My confidence now knocked down to a more realistic level, I began researching smaller agencies outside New York. Browne & Miller Literary Associates caught my attention because it was located in my hometown of Chicago, and as I read the online bio of company president Danielle Egan-Miller, I found myself nodding as I scanned her list of favorite books: I loved that book, too! And that one, and that one! Even though we’d never met, I felt like we’d click. I thought she’d “get” my book—and she did.

Danielle was clear when she offered to represent me that I’d have to do a full rewrite before the book was ready for submission. But her suggestions on what to fix and how clinched my decision to sign with her. When WHILE BEAUTY SLEPT did, indeed, turn out to be a tough sell to publishers, she kept my spirits up and nudged editors to take a second look and eventually got me a contract with an imprint that had been on our “dream list” from the very beginning.

Lessons learned? Don’t be cocky (duh). Take any and all criticisms seriously, if they’re offered in good faith. Pitch your book to agents who like to read the same things you do (double duh). Look to smaller agencies, and realize that no matter where an agent lives, he or she can still be plugged into the New York publishing scene.

I, like most aspiring writers, was ready to say yes to whichever agent made me an offer first. In retrospect, I am so grateful for the earlier rejections, because they all led to an agent who loved my book and fought for it as if it were her own.

Which, in a way, it is.

Image placeholder title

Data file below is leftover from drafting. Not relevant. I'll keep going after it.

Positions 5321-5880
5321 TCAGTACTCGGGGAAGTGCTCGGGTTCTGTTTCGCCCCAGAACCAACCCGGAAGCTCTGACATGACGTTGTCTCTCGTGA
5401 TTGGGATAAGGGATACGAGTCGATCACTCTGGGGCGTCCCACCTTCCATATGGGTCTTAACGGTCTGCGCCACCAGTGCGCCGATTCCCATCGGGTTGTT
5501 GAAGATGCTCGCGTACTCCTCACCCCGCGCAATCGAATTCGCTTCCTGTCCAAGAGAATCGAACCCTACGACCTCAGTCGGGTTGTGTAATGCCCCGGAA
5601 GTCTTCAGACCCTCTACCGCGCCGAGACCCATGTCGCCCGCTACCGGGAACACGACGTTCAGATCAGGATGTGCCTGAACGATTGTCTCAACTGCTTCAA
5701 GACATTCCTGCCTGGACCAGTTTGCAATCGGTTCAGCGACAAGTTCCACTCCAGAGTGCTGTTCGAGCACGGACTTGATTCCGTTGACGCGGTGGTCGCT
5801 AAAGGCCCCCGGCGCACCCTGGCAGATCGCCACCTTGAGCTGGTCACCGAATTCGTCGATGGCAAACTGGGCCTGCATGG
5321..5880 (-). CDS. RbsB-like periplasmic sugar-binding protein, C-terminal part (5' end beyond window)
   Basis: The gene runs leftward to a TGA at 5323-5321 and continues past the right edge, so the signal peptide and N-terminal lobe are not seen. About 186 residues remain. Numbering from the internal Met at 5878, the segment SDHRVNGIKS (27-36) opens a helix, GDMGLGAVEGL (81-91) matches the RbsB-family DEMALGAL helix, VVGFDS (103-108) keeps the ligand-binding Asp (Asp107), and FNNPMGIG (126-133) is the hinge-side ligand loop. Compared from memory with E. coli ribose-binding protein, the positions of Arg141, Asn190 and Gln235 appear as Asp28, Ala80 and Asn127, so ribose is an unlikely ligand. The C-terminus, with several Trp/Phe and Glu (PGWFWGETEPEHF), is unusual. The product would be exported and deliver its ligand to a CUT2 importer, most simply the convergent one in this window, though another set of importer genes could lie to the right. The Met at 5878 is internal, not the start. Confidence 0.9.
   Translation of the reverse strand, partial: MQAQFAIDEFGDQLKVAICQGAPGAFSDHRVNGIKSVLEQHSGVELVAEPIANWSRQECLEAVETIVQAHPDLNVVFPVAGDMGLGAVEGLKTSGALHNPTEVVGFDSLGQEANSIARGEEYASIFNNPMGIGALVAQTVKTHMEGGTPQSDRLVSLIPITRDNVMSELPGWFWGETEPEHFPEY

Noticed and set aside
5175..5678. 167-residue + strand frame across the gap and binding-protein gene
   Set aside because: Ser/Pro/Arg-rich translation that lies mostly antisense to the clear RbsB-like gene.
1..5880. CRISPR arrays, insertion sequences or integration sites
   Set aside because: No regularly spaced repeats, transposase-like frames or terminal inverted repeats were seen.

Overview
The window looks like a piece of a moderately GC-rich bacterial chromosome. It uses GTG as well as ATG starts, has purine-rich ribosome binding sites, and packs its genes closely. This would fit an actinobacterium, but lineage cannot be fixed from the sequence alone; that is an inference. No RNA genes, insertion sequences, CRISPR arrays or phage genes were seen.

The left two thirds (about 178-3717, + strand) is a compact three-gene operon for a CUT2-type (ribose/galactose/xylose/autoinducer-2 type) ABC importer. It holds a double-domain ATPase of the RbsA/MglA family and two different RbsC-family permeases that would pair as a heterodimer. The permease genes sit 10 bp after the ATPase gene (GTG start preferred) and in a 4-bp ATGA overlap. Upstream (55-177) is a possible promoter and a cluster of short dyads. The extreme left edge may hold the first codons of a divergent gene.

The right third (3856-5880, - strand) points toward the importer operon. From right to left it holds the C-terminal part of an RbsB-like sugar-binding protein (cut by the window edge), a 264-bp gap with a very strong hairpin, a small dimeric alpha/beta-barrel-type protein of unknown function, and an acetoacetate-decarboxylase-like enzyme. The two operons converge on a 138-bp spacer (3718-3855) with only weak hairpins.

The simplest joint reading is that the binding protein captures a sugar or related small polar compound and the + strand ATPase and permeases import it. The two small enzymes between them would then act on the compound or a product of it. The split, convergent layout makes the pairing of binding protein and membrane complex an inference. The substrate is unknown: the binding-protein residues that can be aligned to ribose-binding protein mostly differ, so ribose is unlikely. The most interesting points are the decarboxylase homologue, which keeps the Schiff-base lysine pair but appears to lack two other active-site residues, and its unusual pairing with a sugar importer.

This guest column is a supplement to the
"Breaking In" (debut authors) feature of this author
in Writer's Digest magazine. Are you a subscriber
yet? If not, get a discounted one-year sub here.

Other writing/publishing articles & links for you:

Image placeholder title

Want to build your visibility and sell more books?
Create Your Writer Platform shows you how to
promote yourself and your books through social
media, public speaking, article writing, branding,
and more.
Order the book from WD at a discount.

Poetic Forms

Rannaigecht Mor Gairit: Poetic Forms

Poetic Form Fridays are made to share various poetic forms. This week, we look at the rannaigecht mor gairit, a variant form of the rannaigecht.


The Writer, The Inner Critic, & The Slacker

Author and writing professor Alexander Weinstein explains the three parts of a writer's psyche, how they can work against the writer, and how to utilize them for success.


Todd Stottlemyre: On Mixing and Bending Genres

Author Todd Stottlemyre explains how he combined fiction and nonfiction in his latest book and what it meant as a writer to share his personal experiences.


Plot Twist Story Prompts: Take a Trip

Every good story needs a nice (or not so nice) turn or two to keep it interesting. This week, have a character take a trip somewhere.


Making the Switch from Romance to Women’s Fiction

In this article, author Jennifer Probst explains the differences between romance and women's fiction, the importance of both, and how you can make the genre switch.


Stephanie Wrobel: On Writing an Unusual Hero

Author Stephanie Wrobel explains how she came to write about mental illness and how it affects familial relationships, as well as getting inside the head of an unusual character.


Who Are the Inaugural Poets for United States Presidents?

Here is a list of the inaugural poets for United States Presidential Inauguration Days from Robert Frost to Amanda Gorman. This post also touches on who an inaugural poet is and which presidents have had them at their inaugurations.


Precedent vs. President (Grammar Rules)

Learn when to use precedent vs. president with Grammar Rules from the Writer's Digest editors, including a few examples of correct usages.

Poetry Prompt

Wednesday Poetry Prompts: 554

Every Wednesday, Robert Lee Brewer shares a prompt and an example poem to get things started on the Poetic Asides blog. This week, write a future poem.